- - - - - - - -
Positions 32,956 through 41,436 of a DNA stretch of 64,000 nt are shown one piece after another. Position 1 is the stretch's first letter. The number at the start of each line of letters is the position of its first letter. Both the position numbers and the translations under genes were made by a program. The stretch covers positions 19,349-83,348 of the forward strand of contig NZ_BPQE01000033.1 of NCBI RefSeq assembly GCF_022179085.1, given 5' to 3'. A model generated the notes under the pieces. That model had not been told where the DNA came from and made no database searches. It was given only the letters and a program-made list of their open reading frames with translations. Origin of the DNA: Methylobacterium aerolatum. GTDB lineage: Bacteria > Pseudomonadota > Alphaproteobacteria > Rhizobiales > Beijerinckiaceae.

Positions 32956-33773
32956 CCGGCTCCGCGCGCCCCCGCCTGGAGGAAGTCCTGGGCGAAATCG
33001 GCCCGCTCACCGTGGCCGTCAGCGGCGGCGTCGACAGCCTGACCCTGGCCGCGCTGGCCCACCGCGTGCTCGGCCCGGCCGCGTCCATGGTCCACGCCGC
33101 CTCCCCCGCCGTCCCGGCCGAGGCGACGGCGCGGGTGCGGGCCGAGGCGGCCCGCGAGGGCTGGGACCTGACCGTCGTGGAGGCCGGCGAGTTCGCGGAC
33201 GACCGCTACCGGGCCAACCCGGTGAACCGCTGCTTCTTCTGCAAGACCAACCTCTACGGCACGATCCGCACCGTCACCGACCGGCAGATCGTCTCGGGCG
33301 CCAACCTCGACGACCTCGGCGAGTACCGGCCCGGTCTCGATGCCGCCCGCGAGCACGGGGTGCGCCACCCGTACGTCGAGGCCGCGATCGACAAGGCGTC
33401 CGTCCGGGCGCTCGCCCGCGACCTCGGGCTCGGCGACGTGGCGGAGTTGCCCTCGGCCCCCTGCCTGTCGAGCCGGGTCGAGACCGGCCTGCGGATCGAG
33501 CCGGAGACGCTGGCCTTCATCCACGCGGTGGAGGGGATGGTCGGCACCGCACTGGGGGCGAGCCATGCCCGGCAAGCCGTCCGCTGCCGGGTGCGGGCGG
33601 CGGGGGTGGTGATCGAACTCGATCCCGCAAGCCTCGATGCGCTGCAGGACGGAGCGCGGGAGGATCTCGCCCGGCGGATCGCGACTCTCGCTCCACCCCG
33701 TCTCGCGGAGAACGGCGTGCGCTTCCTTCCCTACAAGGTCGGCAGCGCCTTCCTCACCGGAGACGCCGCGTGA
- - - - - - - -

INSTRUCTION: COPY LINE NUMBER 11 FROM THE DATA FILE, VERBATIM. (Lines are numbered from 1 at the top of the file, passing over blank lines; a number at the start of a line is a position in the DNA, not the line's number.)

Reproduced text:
33701 TCTCGCGGAGAACGGCGTGCGCTTCCTTCCCTACAAGGTCGGCAGCGCCTTCCTCACCGGAGACGCCGCGTGA